“People nominate other people,” Shenoi said. “That’s part of the reason why the [trends] spread so fast. At least for me, I have felt pressure from some of my friends to participate in these trends. If I choose not to, they’ll start asking, ‘Why don’t you want to do this?’ And if your friend nominates you, you want to do it out of kindness, or you just want to follow the crowd — like a mob mentality.”


Similar to Shenoi, Westelius believes that peer pressure may be part of the reason these trends are popular but adds that quarantine takes social pressures off for students to enjoy activities they would normally be judged by their peers for taking part in.


“I think a lot of people are exploring different communities and activities they otherwise wouldn’t have considered,” Westelius said. “When you’re at school, there’s some societal pressure. To a certain extent you’re reeled in by the group. But when you’re just sitting in your house all day, I think you become more open-minded to some good stuff and some stupid stuff.”


Westelius also highlights the Bill Clinton music trend— where participants fill out a template of the former president holding up a record sleeve with their favorite albums— as one of his favorite trends.


“The Bill Clinton meme, [when] you see somebody [post it on their story] you’re like, ‘They have an interesting taste in music.’,” Westelius said. “You [then] see some album you’ve never heard of before. I looked [up] a couple of albums [I saw on other people’s stories].[…] It gets people on to some interesting music and on some Anthony Fantano ‘Spread the music’ type sh*t.”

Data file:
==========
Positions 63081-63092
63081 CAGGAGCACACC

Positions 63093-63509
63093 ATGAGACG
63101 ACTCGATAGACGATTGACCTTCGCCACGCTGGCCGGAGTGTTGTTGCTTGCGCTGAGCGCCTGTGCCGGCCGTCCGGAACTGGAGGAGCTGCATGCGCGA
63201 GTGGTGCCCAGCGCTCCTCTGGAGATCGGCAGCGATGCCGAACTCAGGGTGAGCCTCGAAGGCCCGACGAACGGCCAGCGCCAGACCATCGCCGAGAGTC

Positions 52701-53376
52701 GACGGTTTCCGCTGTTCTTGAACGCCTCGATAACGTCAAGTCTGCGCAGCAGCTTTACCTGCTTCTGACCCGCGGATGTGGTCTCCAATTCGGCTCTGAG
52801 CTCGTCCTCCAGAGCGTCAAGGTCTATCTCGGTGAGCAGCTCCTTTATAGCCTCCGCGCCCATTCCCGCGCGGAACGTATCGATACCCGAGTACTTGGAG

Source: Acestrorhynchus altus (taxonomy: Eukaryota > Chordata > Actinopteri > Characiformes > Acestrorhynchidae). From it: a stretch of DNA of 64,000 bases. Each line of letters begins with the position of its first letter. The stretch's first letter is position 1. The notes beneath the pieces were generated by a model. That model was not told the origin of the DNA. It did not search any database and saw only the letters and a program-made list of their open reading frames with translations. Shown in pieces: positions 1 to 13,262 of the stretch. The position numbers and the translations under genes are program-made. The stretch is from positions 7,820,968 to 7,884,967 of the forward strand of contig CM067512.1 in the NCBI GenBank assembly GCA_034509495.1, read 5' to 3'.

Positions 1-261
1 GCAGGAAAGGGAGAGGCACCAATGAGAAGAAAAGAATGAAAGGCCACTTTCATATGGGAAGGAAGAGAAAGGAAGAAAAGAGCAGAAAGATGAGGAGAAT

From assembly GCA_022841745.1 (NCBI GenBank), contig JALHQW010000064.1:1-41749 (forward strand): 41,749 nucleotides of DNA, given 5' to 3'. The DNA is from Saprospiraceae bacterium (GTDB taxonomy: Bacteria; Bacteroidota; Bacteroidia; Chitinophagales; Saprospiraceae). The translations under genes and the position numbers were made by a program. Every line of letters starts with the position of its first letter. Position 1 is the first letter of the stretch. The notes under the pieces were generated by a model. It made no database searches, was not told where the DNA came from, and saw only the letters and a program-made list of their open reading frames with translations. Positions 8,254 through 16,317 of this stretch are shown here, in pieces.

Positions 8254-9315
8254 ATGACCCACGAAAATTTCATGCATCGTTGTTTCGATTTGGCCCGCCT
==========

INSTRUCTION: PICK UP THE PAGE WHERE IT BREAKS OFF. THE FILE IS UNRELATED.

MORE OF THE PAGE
Westelius’ rendition of the Bill Clinton album ranking trend. Photo Courtesy of Isak Westelius


Although some students think the shelter-in-place social media trends are widespread and have positive effects, Shenoi finds specific trends to be unnecessary and annoying. 


“I would say that [the meaningfulness of the trends] depends on the trend because [for] some of them, you’re just drawing things and I think that’s just a time killer, “ Shenoi said. “But other trends I’ve seen [are more meaningful]. There’s this one trend where you post a picture of yourself, like a baby photo or ugly picture of yourself, and it was supposed to be for people in Italy to laugh at during [their] quarantine. I feel like that trend might have been slightly meaningful, but other trends may not be. And I don’t really think there’s any point […] having your feed spammed with hundreds of pictures of people doing the same thing.”


While Westelius agrees that some trends are more interesting than others, he believes that many of these trends are tied to the participants’ identity, and preserving their status throughout the shelter-in-place.


“I think people want to show engagement to [others], even when you don’t see them face to face,” Westelius said. “It’s like a way to say, ‘I still like my music.’ That’s what the Bill Clinton [trend] is [for]. ‘I still like my club.’ That’s what the bingo sheets are [for].”